Does that young, well appearing patient with the “worst headache of their life” really need that lumbar puncture (LP)? It’s an issue that’s constantly weighing over physicians’ heads when evaluating a patient with headache in the emergency department. The thought of potentially missing a sentinel bleed from an aneurysm or AVM is something that keeps us up at night. Few studies have directly asked the question – is it sufficient to perform a CT angiography (CTA) of the head without a lumbar puncture in the evaluation of subarachnoid hemorrhage?
In 2010 there was a mathematical analysis performed which showed that CT/CTA is almost as effective as CT/LP in identifying subarachnoid hemorrhage, although no prospective randomized trials have been performed due to the sheer number of patients required to obtain sufficient power.
Then in 2011 BMJ released an important article suggesting that CT within 6 hours of symptoms onset is nearly 100% sensitive for the presence of SAH. A more recent article confirmed similar findings in a nonacademic setting with staff radiologists.
It is important to note, however, that not all spontaneous subarachnoid hemorrhages are due to aneurysmal bleeding. Nonaneurysmal bleeding occurs in 15% of diagnosed subarachnoid hemorrhages. Causes of these include paramesencephalic hemorrhage (10%), arterial dissection, cerebral arteriovenous malformation, dural arteriovenous fistulas, vascular lesions around the spinal cord, among other rare conditions. The larger of the group, paramesencephalic hemorrhage, has a good prognosis with little risk of rebleeding and mortality. The question therefore remained whether or not pathologies unable to be detected by CTA are clinically relevant.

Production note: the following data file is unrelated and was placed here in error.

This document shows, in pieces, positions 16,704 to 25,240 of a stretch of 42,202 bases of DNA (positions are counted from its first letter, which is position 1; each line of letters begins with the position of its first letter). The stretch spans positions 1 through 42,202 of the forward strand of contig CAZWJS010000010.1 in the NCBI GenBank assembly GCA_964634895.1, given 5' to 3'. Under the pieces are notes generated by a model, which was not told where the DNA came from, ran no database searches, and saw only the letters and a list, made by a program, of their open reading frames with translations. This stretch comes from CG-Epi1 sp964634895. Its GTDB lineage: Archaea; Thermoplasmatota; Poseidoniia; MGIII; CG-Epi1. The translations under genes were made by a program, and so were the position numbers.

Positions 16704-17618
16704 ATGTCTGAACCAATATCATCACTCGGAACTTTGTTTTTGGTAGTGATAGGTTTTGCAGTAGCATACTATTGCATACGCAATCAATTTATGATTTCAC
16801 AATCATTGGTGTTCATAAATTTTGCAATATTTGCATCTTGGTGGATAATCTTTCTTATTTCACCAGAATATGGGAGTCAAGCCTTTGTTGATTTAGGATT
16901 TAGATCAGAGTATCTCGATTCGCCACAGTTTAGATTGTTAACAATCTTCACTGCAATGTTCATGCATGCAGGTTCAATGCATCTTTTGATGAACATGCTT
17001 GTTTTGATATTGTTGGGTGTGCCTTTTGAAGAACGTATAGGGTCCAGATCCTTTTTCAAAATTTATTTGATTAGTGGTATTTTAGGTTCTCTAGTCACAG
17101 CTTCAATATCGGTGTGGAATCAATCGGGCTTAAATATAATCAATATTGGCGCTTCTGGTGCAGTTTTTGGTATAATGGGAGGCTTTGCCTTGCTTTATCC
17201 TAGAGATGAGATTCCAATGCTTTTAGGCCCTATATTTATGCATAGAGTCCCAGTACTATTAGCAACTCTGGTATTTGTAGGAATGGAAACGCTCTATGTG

In 2014 a paper was published assessing the outcomes of patients who had > 5 RBCs on their LP after initial negative CT and subsequent negative CT angiography. The study successfully followed 181 patients meeting these inclusion criteria for 53 months. None of the patients had a subsequent bleed or new lesion found on further imaging, although one patient was eventually diagnosed with vasculitis when they returned 2 weeks later with an intraparenchymal hemorrhage and hemiparesis. As such, data suggests that seeking out the subarachnoid hemorrhage that does not have an etiology identifiable by angiography may be unnecessary when it comes to clinical outcomes.
For now, the current ACEP Clinical Policy (from 2008) states that patients arriving with an acute-onset severe headache with a negative head CT require lumbar puncture to rule out subarachnoid hemorrhage. With more data supporting the utilization of CTA instead of performing an LP.
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